High Deductibles, Low Premiums Fine for Some People, a Problem for Others
May 31, 2011
With the high cost of health insurance, many are opting for higher deductibles and lower premiums. But that can backfire if unexpected illnesses or injuries occur.
The number of people who are choosing to do this is increasing by leaps and bounds. According to Fidelity Investments, McKinsey & Co. reported that 18 million Americans bought high-deductible plans in 2010, compared with 13 million two years ago).
People pay higher deductibles, sometimes as much as $5,000 as in my case, for a pre-existing condition, in exchange for lower premiums. For some people, this makes sense. But for others, it can mean paying for all your health care up to $5,000 – and still paying for a premium that covers nothing.
A recent RAND Corp. study disagrees, however. In fact, the study found exactly the opposite . Of the 360,000 families surveyed from 2003 to 2007, all either low-income or with pre-existing conditions, most choosing these plans wound up being no less likely to cut back on needed health care than those without high deductibles.
And in addition, the study found, surprisingly, that people on high-deductible plans paid substantially less in health care than others who chose traditional plans.
But some, like me, with high deductibles have experienced unpleasant surprises. A simple x-ray can run over $600, something I never thought about when I had a lower deductible and my insurance covered it. And yes, this may mean lower healthcare costs over the long run because people will think twice, do I really need this, rather than just going to the emergency room automatically because insurance foots the bill.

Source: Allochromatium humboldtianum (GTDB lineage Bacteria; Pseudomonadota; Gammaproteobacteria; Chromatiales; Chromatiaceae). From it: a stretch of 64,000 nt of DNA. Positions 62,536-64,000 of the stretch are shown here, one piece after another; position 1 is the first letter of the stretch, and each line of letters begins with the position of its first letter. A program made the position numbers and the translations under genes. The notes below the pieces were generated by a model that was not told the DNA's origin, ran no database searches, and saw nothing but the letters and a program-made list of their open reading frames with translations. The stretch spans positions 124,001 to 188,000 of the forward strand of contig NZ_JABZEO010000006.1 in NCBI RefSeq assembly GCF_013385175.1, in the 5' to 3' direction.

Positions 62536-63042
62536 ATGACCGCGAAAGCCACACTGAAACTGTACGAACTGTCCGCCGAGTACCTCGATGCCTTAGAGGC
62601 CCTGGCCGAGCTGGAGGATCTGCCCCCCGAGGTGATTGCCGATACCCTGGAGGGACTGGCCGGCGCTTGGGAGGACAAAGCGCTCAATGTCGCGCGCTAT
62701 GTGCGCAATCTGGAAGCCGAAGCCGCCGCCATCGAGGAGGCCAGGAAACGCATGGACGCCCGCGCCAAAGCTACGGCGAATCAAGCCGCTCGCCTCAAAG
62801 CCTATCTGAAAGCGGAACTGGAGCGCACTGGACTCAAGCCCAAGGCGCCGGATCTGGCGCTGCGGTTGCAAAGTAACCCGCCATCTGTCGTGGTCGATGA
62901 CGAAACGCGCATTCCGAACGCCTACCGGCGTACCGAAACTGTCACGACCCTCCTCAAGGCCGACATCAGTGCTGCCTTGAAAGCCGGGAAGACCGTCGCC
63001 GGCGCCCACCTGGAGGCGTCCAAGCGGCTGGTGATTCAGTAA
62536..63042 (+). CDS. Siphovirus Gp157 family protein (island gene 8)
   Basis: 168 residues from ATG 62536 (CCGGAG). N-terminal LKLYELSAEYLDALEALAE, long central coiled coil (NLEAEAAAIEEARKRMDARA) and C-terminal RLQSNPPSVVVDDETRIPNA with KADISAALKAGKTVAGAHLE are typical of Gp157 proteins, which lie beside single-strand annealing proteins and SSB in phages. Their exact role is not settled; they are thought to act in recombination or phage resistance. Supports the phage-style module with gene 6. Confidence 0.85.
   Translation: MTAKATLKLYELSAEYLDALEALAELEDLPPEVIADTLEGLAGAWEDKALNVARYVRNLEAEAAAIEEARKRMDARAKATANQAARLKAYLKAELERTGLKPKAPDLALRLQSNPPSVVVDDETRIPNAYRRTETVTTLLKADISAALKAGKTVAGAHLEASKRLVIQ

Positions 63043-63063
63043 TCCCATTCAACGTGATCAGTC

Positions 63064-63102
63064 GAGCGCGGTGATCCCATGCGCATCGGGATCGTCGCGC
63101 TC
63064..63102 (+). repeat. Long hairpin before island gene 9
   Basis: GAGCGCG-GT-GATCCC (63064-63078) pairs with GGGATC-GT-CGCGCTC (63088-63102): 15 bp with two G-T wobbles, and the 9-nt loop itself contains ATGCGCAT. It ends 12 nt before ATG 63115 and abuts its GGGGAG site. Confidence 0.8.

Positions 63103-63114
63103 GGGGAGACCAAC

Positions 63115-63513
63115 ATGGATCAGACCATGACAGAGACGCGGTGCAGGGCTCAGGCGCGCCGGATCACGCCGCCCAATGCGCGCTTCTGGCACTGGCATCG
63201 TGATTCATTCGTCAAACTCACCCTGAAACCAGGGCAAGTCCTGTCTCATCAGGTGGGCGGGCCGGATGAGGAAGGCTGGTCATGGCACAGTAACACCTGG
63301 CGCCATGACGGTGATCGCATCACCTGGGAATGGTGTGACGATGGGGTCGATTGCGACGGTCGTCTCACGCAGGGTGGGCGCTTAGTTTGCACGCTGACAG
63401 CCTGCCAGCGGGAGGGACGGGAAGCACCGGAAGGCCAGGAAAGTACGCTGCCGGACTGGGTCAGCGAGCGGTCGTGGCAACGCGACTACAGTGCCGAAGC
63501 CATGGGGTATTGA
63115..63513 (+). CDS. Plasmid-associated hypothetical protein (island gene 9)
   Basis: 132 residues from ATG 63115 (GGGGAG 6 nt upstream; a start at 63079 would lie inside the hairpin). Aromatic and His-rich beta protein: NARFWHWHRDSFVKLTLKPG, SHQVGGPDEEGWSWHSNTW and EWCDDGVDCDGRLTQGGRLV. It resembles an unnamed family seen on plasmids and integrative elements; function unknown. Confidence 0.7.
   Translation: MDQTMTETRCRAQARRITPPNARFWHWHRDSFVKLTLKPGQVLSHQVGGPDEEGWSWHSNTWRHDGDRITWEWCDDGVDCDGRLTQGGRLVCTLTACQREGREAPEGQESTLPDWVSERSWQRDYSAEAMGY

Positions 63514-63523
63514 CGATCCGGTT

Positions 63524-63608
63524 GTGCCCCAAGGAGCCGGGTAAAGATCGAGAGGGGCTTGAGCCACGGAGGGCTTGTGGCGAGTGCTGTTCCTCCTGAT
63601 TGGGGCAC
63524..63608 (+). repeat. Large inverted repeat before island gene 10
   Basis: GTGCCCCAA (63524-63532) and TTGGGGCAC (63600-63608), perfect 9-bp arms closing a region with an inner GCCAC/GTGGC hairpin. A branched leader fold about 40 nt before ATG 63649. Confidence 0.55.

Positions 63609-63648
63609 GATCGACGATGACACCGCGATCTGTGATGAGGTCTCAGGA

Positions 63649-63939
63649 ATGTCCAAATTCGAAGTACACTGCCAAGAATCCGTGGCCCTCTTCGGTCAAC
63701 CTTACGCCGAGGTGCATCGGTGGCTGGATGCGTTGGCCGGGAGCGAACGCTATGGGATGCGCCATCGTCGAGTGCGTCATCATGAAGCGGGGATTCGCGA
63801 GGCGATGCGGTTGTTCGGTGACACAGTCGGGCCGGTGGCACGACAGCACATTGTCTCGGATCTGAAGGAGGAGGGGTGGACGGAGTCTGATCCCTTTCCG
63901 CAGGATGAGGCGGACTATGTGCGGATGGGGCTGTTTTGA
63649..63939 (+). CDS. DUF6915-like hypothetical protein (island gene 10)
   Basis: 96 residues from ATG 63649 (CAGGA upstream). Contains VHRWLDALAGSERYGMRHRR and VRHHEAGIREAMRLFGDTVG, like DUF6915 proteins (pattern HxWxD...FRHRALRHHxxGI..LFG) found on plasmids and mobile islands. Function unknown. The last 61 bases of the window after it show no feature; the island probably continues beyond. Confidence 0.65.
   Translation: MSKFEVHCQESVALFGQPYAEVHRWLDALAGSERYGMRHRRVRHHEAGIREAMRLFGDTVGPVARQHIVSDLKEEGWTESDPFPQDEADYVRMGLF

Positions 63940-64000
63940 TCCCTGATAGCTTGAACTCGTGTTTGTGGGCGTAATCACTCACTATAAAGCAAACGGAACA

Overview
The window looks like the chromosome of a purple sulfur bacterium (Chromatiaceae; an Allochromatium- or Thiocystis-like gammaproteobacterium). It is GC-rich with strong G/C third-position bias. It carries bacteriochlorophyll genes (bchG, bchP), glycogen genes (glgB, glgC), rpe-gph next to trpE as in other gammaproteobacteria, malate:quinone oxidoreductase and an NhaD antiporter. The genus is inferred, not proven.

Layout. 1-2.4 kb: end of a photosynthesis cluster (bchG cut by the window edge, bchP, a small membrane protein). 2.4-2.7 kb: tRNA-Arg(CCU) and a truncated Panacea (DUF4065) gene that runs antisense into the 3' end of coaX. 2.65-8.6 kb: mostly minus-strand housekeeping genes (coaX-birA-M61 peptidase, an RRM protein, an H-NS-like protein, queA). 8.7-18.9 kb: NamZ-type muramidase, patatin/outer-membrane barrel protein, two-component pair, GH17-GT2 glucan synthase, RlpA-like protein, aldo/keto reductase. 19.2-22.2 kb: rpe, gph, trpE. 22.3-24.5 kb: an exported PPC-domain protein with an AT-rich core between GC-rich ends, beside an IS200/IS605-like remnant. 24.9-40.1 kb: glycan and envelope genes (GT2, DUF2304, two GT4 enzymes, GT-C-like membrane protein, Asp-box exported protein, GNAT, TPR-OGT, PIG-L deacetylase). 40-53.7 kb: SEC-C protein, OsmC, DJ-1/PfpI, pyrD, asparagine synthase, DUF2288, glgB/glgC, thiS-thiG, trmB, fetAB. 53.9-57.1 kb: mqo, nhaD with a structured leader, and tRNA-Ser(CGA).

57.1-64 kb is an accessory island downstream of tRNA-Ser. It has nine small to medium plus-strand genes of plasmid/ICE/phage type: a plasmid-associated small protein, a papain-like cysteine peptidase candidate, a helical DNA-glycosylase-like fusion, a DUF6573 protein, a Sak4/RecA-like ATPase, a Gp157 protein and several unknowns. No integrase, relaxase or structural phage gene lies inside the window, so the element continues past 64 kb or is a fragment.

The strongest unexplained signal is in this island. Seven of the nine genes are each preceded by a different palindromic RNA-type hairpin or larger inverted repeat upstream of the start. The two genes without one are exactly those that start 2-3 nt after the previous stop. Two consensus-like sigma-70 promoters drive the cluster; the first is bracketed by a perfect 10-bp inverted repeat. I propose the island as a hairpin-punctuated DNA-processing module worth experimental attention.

High-deductible health plans are essentially a gamble. You risk that you won’t need unexpected coverage for anything, and they guess that you will. Guess who usually wins? Insurance policies can charge the lower monthly premiums because the patient is covering the first $1,000 to $5,000 out of pocket, before the insurance kicks in, according to improvehealthcare.org.
Where the plans are most valuable is when someone has a serious illness or injuries that require a long hospital stay, according to a story in the New York Times. This is called catastrophic health insurance.
Nonetheless, high deductible plans are growing in popularity, and are held by about 10 million people in the U.S., according to the Los Angeles Times.
For people who are healthy, with some financial means, they’re a good fit because they’re not likely to need many doctors’ appointments or screenings, so foregoing these kinds of medical services are a no-brainer. USA Today reports that most using these plans have a median annual income of $75,000, but it’s highly likely that low-income people use these plans to a large extent, too.
The lower premiums do help more people insure themselves against catastrophic illnesses or injuries. But you’d be surprised how often you need a doctor for a sprained ankle or migraine headache or for something you didn’t plan for, during the year. And yes, I’ve switched to generic drugs!
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